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Henry Spoure

 

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HENRY SPOURE 1678-1687

Henry, pictured above, died when just ten years old and was clearly the apple of his father’s eye. His loss was deeply felt by his family and his father, Edmund, set up lasting memorials to his son in The Book of Spoure, in a collection of poems and by the construction of a monument to Henry in North Hill Church, shown below.

 

Edmund described his son in the Book of Spoure:

“Henry the son of Edmund and Mary was a most beautiful and sweet youth ... he was the wonder of his years for disposition and complacence ... and reverence to his superiors and particularly to his duty and love to his parents. I could find few his equal and his sweet temper and behaviour to all ranks of people made him admired as well as esteemed and beloved of all. But those excellences were too good to continue long ... so we must submit with thankfulness to what God wills to be done and say the Lord gives and the Lord takes, Blessed be the name of the Lord.”

 

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SpoureMonument.jpgThe Heraldry on the tomb is explained on the Spoure family page.

Read more ..

 

 

The two central figures are Henry Spoure, the deceased, and his younger sister Mary.

 

 

The two kneeing figures are Edmund Spoure and his wife Mary, nee Rodd.

 

The funeral of Henry Spoure was described in some detail in the Book of Spoure (as written):

The Funerall of this Henry was perform’d in a very Genteel and handsome manner, his Corpse.was inclosed in a very neat coffin, cover’d all over with black broad Cloath, addorn’d with white Neals, and his name, and the date of the year on the cover, and this coffin, put again into another Coffin of Lead, with a Plate of Brass fixt on the top of itt with this inscription:

“This is the interred Body of Henry Spoure, the only Son of Edmund Spoure Esqr of Trebartha Northill, by Mary his wife, the Eldest Daughter of James Rodd Esqr of Oakehay in the Parish of Stoakcannon in the County of Devon, who departed this life the Sixteenth day of March in the fourth year of the Reign of King James the 2d of England &c: Anno Dom 1687:”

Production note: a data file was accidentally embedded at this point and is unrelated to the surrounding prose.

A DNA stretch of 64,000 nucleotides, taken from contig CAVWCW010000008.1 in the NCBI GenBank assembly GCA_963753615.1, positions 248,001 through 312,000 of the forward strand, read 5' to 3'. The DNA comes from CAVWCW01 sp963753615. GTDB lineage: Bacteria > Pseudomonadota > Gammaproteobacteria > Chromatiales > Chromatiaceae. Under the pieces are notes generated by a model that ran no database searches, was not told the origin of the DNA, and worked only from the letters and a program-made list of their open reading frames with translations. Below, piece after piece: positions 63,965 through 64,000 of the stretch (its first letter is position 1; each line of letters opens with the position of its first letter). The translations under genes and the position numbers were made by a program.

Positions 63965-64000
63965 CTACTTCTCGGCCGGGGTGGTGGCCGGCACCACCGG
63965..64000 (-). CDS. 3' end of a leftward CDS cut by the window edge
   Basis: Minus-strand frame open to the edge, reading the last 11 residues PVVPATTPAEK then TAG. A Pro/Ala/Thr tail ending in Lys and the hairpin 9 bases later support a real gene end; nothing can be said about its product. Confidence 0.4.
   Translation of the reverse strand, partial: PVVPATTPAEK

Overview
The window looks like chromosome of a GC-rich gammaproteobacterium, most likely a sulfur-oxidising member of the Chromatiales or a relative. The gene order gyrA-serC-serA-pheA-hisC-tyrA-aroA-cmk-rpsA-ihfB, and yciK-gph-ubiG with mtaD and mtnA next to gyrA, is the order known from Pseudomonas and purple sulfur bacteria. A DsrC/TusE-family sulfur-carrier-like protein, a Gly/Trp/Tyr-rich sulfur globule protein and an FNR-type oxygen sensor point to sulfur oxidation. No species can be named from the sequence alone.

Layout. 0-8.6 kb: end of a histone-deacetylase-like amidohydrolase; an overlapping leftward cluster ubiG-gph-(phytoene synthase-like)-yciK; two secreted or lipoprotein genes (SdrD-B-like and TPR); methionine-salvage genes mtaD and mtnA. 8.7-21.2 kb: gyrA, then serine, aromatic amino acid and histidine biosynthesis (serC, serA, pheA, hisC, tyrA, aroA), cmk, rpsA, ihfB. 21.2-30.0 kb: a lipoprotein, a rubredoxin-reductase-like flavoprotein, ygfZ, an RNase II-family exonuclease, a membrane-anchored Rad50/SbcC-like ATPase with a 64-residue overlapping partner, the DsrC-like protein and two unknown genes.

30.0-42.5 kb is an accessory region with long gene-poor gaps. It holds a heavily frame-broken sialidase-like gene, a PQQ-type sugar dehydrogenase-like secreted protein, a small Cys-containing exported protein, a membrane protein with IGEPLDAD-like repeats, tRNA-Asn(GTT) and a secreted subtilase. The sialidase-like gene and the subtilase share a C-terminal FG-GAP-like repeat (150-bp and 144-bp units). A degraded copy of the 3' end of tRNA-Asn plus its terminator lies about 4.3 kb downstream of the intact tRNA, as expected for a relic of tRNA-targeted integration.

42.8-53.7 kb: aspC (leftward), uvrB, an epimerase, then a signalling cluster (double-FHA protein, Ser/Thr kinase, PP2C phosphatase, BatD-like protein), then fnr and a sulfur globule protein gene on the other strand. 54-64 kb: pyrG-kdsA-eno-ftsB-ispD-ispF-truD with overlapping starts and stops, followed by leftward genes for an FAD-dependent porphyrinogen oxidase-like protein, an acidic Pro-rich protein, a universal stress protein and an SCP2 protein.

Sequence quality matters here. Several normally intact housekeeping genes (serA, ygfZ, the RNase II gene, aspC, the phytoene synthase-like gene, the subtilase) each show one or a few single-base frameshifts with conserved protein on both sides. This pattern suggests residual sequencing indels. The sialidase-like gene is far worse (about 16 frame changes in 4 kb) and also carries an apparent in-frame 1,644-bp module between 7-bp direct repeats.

He was Borne the Ninth of October: 1677. He lived ten years five months and seven days. His herse was cover’d over with a rich Velvett pall, with scouchions on itt, he was borne to his grave by five Esqrs and three Gentn as William Bond, William Bleigh, John Vincent, Nicholas Cock, William Hooper Esqrs  Thomas Rowe, Thomas Spoure and Henry Bond Gentn which had all rings, Scarfs, Hatbands, and Gloves, his funeral was also attended by a multitude of the Neighbourhood round the Country: and there was a handsome Treat of Cold Meats Propper for such an occasion provided for them. and the meat in each dish adorn’d with streamers stuck in itt with escouchions on one side and deaths head on the other with this Motto - Memento Mori – and on some prepare to follow HS – besides Wine some mul’d and some Colde, and such like, the great Parlour where [the] herse lay, was hung all with black, with Scouchions all round the Roome and eight silk scouchions on the herse, the platt, Little Parlour and the Hall, were also hung round with Scouchions. With a Large Hatchment att the higher end of the Hall. Likewise the Pulpit was hung in black with a Scouchion on itt, and the Spoure Ile hung round with black with 12 Escouchions laid round about itt, He was buried about one or two of the clock in the after Noon.

His Funeral Sermon was Preach’d by Mr John Darley, his text was the first Chapter of Ecclesiastes, and the first part of the first verse, the words thus. [This is actually Ecclesiastes 12v1]

Remember thy Creator in the days of thy youth, while the evill days come not nor the years draw nigh, when thou shalt say, I have no pleasure in them. And he made an excellent Sermon on the text.

The Psalm that was sung at his funeral was part of the beginning of the 40th Psalm.

 

The header image shows Henry Spoure, taken from the Book of Spoure and from the monument in St Torney’s church

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